The interim rule interestingly provides that a foreign national may also seek an exemption from NSEERS registration requirements from the DOS pursuant to rules that the DOS may promulgate in this regard.

Finally, the rule provides that a student subjected to the SEVIS program who submits a notification to the DHS of a change of address or educational institution through SEVIS, will serve as notice for the purposes of the NSEERS program. Requirements that other Special Registrants notify DHS of changes of address, employment, or school within 10 days remain in place.

Although press articles, prior to the promulgation of this interim rule, indicated that the Special Registration program has ended, this is not the case. The Special Registration program has been severely criticized by immigrant rights advocacy organizations and the press for failing to achieve its objective, namely enhancing this country’s security against terrorist attacks. No one who registered has been charged for any terrorist related crimes to date. It is unlikely that a real terrorist will be willing to comply with the complex procedures set forth in the Special Registration program. Moreover, the Special Registration program profiles people who either arrive or have arrived as nonimmigrants and only applies to males. Since 9/11, we have seen US citizens being charged with terrorism related crimes as well as nationals of other countries not subject to Special Registration. The Special Registration program, instead of gaining the cooperation of immigrants against war on terrorism, has only alienated immigrant communities as it merely profiles citizens or nationals of countries with Islamic populations.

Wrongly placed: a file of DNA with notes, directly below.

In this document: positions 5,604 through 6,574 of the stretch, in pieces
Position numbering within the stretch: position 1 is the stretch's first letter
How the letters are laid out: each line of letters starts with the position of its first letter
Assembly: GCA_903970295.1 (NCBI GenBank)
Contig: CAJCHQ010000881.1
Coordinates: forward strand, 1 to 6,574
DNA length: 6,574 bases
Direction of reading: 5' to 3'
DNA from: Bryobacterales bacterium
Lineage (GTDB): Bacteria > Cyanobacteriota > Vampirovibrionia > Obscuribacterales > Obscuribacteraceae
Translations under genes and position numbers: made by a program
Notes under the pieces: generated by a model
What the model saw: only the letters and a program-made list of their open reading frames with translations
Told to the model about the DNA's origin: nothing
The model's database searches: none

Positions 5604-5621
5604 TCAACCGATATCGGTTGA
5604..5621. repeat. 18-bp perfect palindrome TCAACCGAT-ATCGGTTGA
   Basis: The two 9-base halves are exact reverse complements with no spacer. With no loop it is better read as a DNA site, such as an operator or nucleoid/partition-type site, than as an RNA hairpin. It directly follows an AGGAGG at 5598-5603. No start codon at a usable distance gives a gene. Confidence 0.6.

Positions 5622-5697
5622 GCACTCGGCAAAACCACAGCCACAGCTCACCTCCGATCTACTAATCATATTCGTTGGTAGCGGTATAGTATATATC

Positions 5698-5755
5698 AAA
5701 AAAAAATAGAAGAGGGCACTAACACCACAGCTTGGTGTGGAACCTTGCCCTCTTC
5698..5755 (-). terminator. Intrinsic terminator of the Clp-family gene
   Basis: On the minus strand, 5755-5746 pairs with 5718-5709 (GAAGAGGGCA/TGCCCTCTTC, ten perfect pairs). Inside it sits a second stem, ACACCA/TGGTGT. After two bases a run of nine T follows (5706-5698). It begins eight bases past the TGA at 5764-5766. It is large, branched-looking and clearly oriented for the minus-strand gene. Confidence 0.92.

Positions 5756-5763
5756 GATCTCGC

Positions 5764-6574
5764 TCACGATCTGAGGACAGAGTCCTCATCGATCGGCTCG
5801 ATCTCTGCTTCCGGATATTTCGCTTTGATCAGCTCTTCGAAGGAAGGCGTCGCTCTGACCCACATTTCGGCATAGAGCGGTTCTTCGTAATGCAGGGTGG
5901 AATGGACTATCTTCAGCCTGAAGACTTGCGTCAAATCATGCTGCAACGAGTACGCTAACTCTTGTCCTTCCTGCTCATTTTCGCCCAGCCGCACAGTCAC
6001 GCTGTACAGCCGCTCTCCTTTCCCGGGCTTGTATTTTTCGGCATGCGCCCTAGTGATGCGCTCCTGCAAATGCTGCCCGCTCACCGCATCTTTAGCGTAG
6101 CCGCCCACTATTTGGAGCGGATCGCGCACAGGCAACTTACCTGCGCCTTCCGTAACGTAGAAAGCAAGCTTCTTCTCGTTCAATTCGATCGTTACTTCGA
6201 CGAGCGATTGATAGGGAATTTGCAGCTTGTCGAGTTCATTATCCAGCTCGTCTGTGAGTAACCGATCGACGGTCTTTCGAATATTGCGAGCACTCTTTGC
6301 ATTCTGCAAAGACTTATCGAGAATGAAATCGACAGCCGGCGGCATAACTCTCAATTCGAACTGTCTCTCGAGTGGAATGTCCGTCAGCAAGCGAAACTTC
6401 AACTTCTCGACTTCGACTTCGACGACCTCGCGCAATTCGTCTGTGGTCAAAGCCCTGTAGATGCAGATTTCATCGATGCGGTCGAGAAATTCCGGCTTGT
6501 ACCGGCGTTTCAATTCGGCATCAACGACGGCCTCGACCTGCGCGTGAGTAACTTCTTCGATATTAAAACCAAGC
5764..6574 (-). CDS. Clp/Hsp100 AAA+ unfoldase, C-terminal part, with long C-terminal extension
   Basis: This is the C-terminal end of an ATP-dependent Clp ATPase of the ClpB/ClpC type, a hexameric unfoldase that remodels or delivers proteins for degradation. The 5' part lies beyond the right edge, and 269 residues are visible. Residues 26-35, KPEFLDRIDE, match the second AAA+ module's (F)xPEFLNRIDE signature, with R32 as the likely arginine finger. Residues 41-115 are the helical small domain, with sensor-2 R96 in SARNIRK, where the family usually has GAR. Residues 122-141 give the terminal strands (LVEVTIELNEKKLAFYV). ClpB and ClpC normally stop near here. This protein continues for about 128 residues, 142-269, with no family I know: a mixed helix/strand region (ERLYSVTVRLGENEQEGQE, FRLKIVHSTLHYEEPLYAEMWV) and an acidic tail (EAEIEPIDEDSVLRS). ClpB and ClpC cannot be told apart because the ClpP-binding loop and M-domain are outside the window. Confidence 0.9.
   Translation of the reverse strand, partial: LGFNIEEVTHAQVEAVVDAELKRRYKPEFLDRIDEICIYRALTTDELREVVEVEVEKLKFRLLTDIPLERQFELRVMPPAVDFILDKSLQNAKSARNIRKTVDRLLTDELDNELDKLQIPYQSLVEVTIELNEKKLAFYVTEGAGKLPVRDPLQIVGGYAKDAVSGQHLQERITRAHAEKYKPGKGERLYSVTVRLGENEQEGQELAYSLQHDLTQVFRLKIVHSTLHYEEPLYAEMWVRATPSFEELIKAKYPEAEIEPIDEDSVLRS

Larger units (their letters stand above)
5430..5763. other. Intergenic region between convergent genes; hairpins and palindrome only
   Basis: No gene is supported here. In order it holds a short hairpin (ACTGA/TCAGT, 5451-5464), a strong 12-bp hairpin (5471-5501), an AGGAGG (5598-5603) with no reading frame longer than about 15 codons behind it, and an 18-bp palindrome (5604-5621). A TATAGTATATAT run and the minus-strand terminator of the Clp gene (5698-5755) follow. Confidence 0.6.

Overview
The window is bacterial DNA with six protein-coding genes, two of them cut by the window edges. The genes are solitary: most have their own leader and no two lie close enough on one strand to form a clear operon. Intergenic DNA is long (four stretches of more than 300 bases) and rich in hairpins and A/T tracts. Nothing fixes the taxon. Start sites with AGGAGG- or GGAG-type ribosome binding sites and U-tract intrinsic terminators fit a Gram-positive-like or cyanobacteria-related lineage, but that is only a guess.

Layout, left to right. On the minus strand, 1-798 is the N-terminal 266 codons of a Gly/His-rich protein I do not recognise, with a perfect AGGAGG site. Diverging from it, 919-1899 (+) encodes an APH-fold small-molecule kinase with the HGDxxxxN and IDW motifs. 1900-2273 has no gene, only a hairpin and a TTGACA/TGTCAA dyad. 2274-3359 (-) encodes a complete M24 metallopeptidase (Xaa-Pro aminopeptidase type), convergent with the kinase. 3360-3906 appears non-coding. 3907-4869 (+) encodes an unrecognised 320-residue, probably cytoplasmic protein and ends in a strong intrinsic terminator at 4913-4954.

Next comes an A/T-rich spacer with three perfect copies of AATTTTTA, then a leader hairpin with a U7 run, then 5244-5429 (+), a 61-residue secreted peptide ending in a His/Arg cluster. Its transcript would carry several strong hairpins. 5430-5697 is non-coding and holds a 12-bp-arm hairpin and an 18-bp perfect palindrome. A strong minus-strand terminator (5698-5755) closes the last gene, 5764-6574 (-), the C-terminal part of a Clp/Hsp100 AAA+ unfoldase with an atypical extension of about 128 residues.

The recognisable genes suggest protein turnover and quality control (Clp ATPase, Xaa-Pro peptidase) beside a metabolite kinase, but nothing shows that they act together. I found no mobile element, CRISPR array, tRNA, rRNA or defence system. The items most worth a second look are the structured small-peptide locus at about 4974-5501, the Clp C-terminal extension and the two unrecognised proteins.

We reproduce below a joint advisory from the American Immigration Lawyers Association (AILA) and ACLU Immigrants’ Rights Project further indicating that Special Registration has not ended and many requirements still continue. Those subject to Special Registration should read this advisory carefully.

Although the interim rule took effect on December 2, 2003, the public is encouraged to submit written comments concerning this rule on or before February 2, 2004.

Interim Special Registration Rule

AILA/ACLU Advisory



About The Author

Cyrus D. Mehta, a graduate of Cambridge University and Columbia Law School, practices immigration law in New York City. He is First Vice Chair of the American Immigration Law Foundation and recipient of the 1997 Joseph Minsky Young Lawyers Award. He is also Chair of the Immigration and Nationality Law Committee of the Association of the Bar of the City of New York. He frequently lectures on various immigration subjects at legal seminars, workshops and universities and may be contacted at 212-425-0555 or info@cyrusmehta.com.


The opinions expressed in this article do not necessarily reflect the opinion of ILW.COM.